Mackinac Center Files Amicus in Pivotal Right-to-Work Case

Janus v. AFSCME could extend freedom of association to all public workers

Thursday, December 7, 2017

Patrick Wright
Vice President for Legal Affairs
(989) 698-1933

MIDLAND — The Mackinac Center Legal Foundation has submitted an amicus curiae, or friend of the court, brief in the U.S. Supreme Court case Janus v. AFSCME. It urges the court to extend right-to-work freedoms to all public employees in the country.

The major issue in the case is free speech. The Supreme Court decided in 1977 that public sector unions in non-right-to-work states could have nonmembers fired if they failed to pay an “agency fee” to the union. At that time, the Supreme Court believed that union spending on politics could be bifurcated from spending on representational activity. Government unions were required to indicate what portion of their spending went to representation expenses, and they were allowed to charge nonmembers an agency fee equal to that proportional amount of full dues.

“The problem is when a union is bargaining with the government, everything it does is political,” said Patrick Wright, vice president for legal affairs at the Mackinac Center. “So even requiring a worker to pay for collective bargaining is really a form of forced political speech.”

The Mackinac Center’s amicus brief focuses on another issue surrounding agency fees. In previous decisions, justices have argued that eliminating agency fees would leave unions without enough money to effectively represent workers at the bargaining table.

“Right-to-work functionally stopped agency fee payments in Michigan, but we haven’t seen a large-scale collapse of unions due to a lack of funds,” Wright said. “We were curious to see whether this would hold true in other states, and it does.”

The amicus brief includes extensive research into the membership and activities of public sector unions across all 50 states. Even in cases where a very small portion of workers in a bargaining unit pay dues, unions have survived and bargained with government employers — some for decades.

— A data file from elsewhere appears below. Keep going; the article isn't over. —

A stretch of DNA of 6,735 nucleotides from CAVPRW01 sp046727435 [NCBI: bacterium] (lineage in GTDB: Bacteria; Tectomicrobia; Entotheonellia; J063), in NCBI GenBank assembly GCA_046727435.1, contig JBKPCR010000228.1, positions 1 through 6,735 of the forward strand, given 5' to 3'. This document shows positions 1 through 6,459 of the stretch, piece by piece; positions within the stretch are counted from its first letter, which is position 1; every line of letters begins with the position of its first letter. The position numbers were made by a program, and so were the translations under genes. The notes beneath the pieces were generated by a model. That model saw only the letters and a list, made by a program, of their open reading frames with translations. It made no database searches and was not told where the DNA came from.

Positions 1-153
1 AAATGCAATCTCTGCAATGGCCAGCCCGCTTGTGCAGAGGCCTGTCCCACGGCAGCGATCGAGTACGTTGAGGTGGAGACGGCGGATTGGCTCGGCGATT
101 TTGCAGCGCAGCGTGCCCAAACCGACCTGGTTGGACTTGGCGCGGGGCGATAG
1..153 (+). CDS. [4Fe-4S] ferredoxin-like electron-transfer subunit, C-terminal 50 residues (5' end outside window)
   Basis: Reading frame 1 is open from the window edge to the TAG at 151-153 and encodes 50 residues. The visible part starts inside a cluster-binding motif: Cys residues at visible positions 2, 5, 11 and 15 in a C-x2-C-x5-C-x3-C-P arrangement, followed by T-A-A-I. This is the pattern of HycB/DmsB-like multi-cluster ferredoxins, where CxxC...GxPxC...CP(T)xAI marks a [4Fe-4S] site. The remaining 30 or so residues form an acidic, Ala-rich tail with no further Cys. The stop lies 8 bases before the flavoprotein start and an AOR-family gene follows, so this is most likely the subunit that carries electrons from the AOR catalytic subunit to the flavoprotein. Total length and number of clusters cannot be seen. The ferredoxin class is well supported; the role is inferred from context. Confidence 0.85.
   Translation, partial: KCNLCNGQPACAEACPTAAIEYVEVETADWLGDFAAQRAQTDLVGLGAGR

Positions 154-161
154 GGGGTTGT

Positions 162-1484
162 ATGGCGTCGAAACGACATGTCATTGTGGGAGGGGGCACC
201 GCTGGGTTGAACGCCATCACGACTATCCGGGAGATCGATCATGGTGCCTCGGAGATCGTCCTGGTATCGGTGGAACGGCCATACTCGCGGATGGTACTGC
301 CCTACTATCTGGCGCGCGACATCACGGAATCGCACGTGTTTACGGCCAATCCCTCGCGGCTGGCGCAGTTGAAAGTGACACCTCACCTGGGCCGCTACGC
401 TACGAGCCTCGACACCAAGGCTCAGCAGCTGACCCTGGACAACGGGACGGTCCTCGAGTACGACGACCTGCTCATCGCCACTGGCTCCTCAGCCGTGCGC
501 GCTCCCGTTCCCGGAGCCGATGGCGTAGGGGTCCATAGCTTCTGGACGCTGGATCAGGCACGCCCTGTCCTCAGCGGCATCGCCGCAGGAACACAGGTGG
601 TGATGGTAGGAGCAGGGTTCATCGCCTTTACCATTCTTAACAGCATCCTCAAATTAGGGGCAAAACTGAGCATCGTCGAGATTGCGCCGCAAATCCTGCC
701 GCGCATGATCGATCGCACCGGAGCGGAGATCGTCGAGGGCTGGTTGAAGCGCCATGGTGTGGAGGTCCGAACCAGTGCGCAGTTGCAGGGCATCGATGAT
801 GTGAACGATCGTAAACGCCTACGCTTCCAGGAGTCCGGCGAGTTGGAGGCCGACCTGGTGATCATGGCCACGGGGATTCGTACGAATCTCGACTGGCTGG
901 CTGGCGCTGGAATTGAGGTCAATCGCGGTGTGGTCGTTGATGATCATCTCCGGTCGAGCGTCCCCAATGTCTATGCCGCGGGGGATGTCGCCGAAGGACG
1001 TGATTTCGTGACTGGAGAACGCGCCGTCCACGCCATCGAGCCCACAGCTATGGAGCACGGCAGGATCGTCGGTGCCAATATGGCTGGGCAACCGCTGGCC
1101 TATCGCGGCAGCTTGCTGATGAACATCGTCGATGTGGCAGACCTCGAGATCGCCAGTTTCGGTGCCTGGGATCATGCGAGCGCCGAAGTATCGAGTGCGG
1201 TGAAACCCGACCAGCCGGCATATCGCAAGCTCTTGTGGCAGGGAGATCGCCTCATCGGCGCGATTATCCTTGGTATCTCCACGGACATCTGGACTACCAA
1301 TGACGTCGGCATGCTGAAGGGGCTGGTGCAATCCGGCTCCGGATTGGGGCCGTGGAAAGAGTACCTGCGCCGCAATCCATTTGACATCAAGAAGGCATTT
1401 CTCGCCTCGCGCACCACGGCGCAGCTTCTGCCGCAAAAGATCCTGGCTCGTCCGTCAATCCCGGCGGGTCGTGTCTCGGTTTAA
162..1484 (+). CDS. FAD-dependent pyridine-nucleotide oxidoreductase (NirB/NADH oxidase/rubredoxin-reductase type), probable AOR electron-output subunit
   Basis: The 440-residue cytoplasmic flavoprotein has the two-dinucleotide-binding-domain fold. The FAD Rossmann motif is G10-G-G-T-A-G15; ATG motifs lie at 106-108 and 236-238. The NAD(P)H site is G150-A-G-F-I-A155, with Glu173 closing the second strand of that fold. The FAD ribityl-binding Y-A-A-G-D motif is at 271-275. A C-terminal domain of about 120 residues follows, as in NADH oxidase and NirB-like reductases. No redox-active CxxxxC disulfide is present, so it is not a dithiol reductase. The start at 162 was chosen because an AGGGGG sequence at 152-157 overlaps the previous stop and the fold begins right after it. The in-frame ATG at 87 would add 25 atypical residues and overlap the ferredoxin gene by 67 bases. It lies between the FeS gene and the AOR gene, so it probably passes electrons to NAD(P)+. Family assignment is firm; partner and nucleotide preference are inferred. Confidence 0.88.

“We found several cases across the country where unions continue to bargain despite fewer than 10 percent of covered workers paying dues,” Wright said. “If it is truly impossible to bargain without a contribution from all represented workers, these arrangements would not exist.”

“Based on results from Michigan, we generally expect around 20 to 25 percent of workers to resign from union membership if the Supreme Court decides in favor of Janus,” said Wright. “But the numbers show that unions should still have plenty of money to bargain even if workers resign at higher rates.”

The amicus brief also discusses Michigan’s recent experience becoming a right-to-work state. This will help inform the court about the appropriate scope of a ruling necessary to protect workers who wish to exercise the First Amendment rights the Janus decision could establish.

In Michigan, lack of clarity about implementation of the new right-to-work law led to the state’s largest government union — the Michigan Education Association — sending thousands of school employees to collection agencies, damaging these individuals’ credit. A clear decision is needed from the Supreme Court to prevent this type of thing happening to the 4.8 million public employees who would be affected by the Janus ruling.

The Janus case will be argued at the Supreme Court in February and a decision is expected in June 2018.

Visit for more information on Janus v. AFSCME. Click here to read the Mackinac Center’s amicus brief and click here to read the appendix.

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